By Will Laing, International GIS Analyst, Cross Border Retail and Leisure
In an age when Tesla is finally hitting its manufacturing targets and Harley Davidson is about to debut its first electric motorcycle, the rise in e-bikes and e-scooters should be considered more electrifying news. Whilst the popularity of e-bikes has been demonstrated in neighbouring European countries such as Germany and Holland and the electric scooter craze has taken off in the States and China, here in the UK we have been less than supercharged when it comes to riding on electric motorised vehicles.
e-bikes differ from traditional bicycles as they contain a battery and an electric motor which assists riders once they are pedalling. Early e-bike models first entered the UK market from the far east and many of early adopters expressed disappointment with the cumbersome bicycles. These budget bike models contained weak batteries which left riders pedalling additional weight puncturing the initial interest in them. However, newer premium models, mostly produced inside the EU, have been more impressive and have left riders feeling proud to pedal.
What now for e-bikes?
Halfords described 2017 as “the year of the e-bike”, experiencing a sales uplift in excess of 200%, and electric cycles helped ease pre-tax losses at bike specialist Evans Cycles, in an otherwise muted market. This year has also seen the unveiling of several e-bike only stores in London (Velorution) and Glasgow (Love e-bikes) to name a few. Ride to work e-bike schemes steered by the likes of Ride Electric, a North Shields electric bike company, also have ambitious expansion plans in the future as it continues to establish partnerships with local businesses. Brompton Bicycle, the popular fold up bike, has released the e-Brompton to give commuters an extra surge as they take on London’s Cycle Superhighways. Even the car manufacture Cooper Car Company has recently released a slick looking e-bike, the Cooper E, which demonstrates the diversity of interest in the sector.
e-scooters are the battery powered alternative to the old push or ‘kick’ scooter that is propelled by a rider pushing off the ground. The e-scooter has gained notoriety in the States with overzealous e-scooter sharing start-ups showering sidewalks with the electric vehicle. However, this mode of transport has proved popular and the US authorities are trialling methods to ensure the e-scooter is given a fair ride.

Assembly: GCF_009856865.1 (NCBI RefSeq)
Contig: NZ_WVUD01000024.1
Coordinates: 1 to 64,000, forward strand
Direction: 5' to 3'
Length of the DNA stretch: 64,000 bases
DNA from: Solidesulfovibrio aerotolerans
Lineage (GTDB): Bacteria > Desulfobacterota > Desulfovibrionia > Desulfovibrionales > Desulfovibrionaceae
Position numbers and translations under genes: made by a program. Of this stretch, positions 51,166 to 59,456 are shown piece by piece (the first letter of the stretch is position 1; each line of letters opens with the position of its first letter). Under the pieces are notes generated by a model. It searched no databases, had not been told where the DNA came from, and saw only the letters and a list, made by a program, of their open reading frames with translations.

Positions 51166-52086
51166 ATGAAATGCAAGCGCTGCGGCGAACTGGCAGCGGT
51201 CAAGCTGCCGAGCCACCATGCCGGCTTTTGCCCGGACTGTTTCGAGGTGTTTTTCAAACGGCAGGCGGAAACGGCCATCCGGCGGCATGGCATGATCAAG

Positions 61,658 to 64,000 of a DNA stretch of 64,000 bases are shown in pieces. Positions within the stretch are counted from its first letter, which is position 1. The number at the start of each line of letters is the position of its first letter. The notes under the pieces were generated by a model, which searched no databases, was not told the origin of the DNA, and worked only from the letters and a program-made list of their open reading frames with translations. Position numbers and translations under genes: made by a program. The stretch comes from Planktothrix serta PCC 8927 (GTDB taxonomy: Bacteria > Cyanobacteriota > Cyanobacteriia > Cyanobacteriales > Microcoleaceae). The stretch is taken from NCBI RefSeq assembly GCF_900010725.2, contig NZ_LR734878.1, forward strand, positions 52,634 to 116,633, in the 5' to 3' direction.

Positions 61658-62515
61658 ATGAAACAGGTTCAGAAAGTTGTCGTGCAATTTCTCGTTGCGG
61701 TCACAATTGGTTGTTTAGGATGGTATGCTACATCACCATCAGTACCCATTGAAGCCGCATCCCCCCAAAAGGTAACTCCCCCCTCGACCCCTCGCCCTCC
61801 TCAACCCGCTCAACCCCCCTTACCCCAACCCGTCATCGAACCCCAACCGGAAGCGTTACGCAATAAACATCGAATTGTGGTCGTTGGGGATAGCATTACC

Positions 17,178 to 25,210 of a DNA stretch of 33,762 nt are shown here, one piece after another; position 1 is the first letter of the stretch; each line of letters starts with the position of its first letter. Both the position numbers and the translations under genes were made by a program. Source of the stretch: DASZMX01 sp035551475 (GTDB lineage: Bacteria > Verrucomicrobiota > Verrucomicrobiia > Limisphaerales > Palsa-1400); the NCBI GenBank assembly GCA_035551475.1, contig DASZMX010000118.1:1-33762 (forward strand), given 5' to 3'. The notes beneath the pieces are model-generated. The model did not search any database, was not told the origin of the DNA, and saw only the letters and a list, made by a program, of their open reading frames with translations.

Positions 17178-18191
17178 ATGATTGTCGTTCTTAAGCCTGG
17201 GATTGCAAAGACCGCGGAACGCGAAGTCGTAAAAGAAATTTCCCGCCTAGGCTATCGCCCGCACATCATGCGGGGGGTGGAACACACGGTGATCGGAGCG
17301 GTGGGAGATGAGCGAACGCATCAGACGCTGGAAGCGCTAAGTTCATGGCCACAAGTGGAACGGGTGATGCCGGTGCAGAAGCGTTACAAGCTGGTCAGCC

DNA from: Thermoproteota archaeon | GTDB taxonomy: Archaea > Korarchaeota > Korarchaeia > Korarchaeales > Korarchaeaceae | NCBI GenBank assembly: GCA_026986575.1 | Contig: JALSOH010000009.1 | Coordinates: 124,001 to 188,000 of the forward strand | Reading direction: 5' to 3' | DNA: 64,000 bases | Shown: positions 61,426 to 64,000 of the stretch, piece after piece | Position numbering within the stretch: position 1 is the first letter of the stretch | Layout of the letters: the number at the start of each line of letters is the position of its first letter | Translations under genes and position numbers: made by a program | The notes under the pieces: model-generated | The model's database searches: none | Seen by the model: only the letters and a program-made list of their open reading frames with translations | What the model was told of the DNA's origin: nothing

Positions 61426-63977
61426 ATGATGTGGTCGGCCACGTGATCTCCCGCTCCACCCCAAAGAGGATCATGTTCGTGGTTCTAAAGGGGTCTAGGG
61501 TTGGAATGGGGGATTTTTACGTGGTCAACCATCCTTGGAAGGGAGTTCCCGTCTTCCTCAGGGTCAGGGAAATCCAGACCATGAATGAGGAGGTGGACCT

The e-scooter problem
e-scooter retailers face a completely separate challenge when it comes to convincing commuters to purchase the electronic rides. e-scooters are currently outlawed on both roads and pavements in the UK. The Department for Transport, which manages the road regulation in this country classes e-scooters as motorised vehicles, which require break lights and a number plate as well as being subject to tax, driver licenses and insurance in order to allow users to ride on the road. On the pavements a 183 year old law designed to prevent “any horse, ass, sheep . . . or carriage” from using the public walkways restricts the ability for users to weave in and out pedestrians.
Despite the legal status of electric scooters sales are on the rise. Scooting is about to open its second store with the new format based in Brighton. Their first store in London recorded sales of around 300 e-scooters in the past year. A quick Google search returns a stack of websites stocking the electric vehicles. Furthermore, even some traditional cycle retailers are broadening their offerings, with e-scooters appearing in their shops.
Should we gear up to see electric powered vehicles retailers take over our high streets? Maybe not just yet, but sales of these modes of transport will certainly continue to rise. Both a continued consumer appreciation of eco-friendly alternatives as well as improved battery technology combined with escalating fuel costs will put people off driving cars. As Sainsbury’s starts to trail an e-bike delivery service, it is clear the brakes on e-bike sales are slowly being released as they become more normalised. The current sales of e-scooters might be a strange anomaly considering their legal status, however, if amendments to regulations allow e-scooters freely wheel down our roads then this should power a considerable surge in their demand.
William Laing works as an International GIS Analyst within the Cross Border Retail and Leisure team based in London. His key responsibilities involve providing actionable insight to assist clients in the delivery of their real estate strategies, whether that be in the form of new market entry, national expansion or micro-locational studies. He provides analytical support to the UK retail teams and their clients on matters such as regional economic data, GIS analysis, demographic profiling and retail impact studies.